Anxiety is a regular thing. Facing challenges, stressful situations, or even facing an incredibly expected moment can bring anxiety; situations such as exams, dates, job interviews, waiting for critical news are all perfect examples of situations that bring anxiety. But if these situations run an individual’s life, and if they are just too overwhelming to deal with, there might be an anxiety disorder in the mix, which can lead to anxiety attacks.
However, these attacks might come for various reasons and can have different effects on each individual, depending on a variety of reasons. Although normal to some extent, anxiety can end up damaging someone’s life and taking a significant toll on their happiness, so it should be dealt with.
Anxiety attacks are horrible, and no one should have to deal with them. However, if someone is dealing with them, information is critical to get past it. If both the victim and the people around them are correctly informed, the situation can be much lighter, and Who can solve it without too many complications.
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What are anxiety attacks?
Anxiety is a natural condition that we all inherit due to evolution. Anxiety came from the evolution of the fight/flight response, and it is designed to keep us safe, away from harm, and prepare us on how to react in situations that could potentially be dangerous.
Anxiety keeps us safe from harm, and without it, we would get into dangerous situations without really understanding how they can threaten our lives.
Thanks to anxiety, we don’t get into fights with huge, dangerous gangsters, we don’t walk through the woods at night confidently, we don’t go into abandoned buildings at night with a smile on our faces, drive incredibly fast in a city, and so on. Nevertheless, sometimes, anxiety can get out of hand and generate an exaggerated response, resulting in an anxiety attack.
An anxiety attack is a prolonged period of fear or apprehension, usually connected to at least four or more symptoms (symptoms of an anxiety attack are listed below in this article). Usually, anxiety attacks begin abruptly and reach the peak of their symptoms within 10 to 20 minutes of the beginning. However, these attacks can last up to a few hours. Usually, first-time anxiety attack victims call emergency services and make things worse since they don’t understand what is happening.
They end up thinking that they are having a heart attack or a nervous breakdown (situations much more complex than anxiety attacks). Although anxiety attacks end up taking a significant toll on their victims, they are not lethal, and they are not harmful, as long as the sufferer does not mistake the symptoms of anxiety attacks and takes medication that could harm them.
What are the symptoms of an anxiety attack?
Generally, an anxiety attack can include a large variety of symptoms, which include: intense feelings of fear, the urgency to escape and run away, turning pale, cold sweats, numbness and tingling sensations, burning skin, choking sensation and tightening of the throat (tightening that would seem like the throat is closing or clogged), weak knees, trembling, confusion, shakiness, a feeling of danger and that something horrible is going to happen, depersonalization (separation from reality and self), lightheadedness, emotional distress, freaking out, feeling of losing control, knots in the stomach, nausea, increased heart rate, shortness of breath, vomiting and difficulty breathing.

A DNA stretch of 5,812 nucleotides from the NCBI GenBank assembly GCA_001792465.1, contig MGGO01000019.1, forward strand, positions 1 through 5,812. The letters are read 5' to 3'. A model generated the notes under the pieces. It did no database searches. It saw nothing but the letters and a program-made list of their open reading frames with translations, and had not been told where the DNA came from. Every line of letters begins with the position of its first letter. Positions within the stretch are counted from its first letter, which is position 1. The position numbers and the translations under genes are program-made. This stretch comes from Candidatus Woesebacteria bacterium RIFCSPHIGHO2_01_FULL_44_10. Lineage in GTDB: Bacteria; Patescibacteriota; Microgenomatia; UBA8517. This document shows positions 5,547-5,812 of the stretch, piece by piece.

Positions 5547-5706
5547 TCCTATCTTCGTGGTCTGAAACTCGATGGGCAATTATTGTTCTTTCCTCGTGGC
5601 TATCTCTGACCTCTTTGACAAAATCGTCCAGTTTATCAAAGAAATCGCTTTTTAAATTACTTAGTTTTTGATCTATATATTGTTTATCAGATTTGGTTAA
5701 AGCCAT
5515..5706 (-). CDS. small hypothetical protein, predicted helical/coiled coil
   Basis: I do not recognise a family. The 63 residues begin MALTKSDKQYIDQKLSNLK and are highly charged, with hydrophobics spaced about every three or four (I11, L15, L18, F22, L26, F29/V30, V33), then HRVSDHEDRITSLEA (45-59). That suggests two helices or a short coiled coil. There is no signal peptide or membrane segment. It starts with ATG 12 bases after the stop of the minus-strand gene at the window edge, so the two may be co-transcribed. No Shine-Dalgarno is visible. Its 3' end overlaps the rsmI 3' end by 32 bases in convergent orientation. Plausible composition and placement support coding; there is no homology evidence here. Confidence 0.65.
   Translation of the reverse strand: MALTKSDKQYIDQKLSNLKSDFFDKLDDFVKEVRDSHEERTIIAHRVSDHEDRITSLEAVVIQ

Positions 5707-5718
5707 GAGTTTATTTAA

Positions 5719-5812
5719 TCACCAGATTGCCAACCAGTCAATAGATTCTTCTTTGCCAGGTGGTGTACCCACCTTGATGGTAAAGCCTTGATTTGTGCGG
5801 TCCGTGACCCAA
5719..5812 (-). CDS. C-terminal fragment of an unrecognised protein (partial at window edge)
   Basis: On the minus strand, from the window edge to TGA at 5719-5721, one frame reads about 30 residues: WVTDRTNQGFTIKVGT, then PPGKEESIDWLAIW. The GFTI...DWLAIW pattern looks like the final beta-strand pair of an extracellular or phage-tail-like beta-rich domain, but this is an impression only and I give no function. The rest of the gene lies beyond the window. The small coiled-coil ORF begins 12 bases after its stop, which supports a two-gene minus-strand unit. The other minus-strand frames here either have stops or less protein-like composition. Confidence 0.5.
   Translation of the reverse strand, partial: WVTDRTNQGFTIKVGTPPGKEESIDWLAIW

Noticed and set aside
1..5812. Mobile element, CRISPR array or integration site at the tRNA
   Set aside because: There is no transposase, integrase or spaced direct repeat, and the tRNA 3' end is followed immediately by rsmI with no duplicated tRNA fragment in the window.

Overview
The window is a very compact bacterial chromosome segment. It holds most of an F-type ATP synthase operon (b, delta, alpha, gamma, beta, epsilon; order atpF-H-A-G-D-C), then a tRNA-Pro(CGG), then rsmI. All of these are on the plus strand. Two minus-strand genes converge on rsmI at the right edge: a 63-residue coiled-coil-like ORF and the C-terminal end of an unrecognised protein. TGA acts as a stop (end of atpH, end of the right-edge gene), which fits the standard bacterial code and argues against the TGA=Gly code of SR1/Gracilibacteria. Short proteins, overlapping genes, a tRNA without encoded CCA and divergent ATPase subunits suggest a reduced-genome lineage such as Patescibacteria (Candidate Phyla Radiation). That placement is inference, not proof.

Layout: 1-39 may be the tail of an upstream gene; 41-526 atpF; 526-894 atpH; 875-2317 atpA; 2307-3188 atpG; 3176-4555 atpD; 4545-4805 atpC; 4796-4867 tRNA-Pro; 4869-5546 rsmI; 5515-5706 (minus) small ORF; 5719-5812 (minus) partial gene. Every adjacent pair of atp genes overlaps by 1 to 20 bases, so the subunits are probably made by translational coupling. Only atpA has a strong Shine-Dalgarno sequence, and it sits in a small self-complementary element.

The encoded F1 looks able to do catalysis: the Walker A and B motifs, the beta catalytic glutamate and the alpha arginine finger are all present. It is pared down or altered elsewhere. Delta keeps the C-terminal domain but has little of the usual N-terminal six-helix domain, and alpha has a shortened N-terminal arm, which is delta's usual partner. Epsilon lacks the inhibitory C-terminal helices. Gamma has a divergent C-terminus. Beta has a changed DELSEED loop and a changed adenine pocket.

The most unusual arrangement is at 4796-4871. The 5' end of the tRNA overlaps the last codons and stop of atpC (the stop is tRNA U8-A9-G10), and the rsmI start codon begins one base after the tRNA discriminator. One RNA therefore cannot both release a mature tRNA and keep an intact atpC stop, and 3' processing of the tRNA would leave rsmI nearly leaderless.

Note that this list of anxiety attack symptoms only includes the most common types of symptoms (anxiety attacks have dozens of symptoms) and that victims of anxiety attacks will not suffer from all of these symptoms at once, or all of the symptoms with one only attack.
The symptoms vary from person to person because each organism reacts and responds to anxiety differently, meaning that some people might have powerful anxiety attacks, and others will probably only experience mild or moderate anxiety attacks.
The degree of the attack is different and varies for each individual. Also, the symptoms of an anxiety attack in women can be very different from anxiety attack symptoms in men.
There are a lot of medical conditions that share anxiety attacks symptoms. If one experiences an anxiety attack, a doctor should be seen afterward to determine the cause of this attack and help prevent further attacks.
Most of the time, the doctor’s diagnosis is very reliable since anxiety attacks are easy to understand for experts. Who will not mistake most of the time with other medical conditions?
Anxiety attacks in men and anxiety attacks in women do vary a lot. What varies between genders is usually the cause of the attack. Men and women have different lifestyles, and when it comes to the small stressful details, the differences are very noticeable. Stressful and apprehensive situations can usually lead to anxiety attacks.
What causes anxiety attacks?
Stressful and apprehensive situations cause anxiety (fear, worry, expectancy and so on). Apprehensive situations and behavior cause the body to originate a response, which releases hormones into the bloodstream that will end up helping the body deal with the situation and stay away from danger; this is the known fight or flight response and the ultimate cause for anxiety. When we are mildly concerned, the body reacts mildly, and when we are highly concerned, the body generates an extreme response.
The body reacts according to our worry proportionally, and as such, when we are highly concerned, the body’s extreme reaction is very likely to trigger an anxiety attack. Persistent serious concerns can also cause anxiety attacks without going to the extreme degree. These types of attacks are deemed “voluntary” anxiety attacks.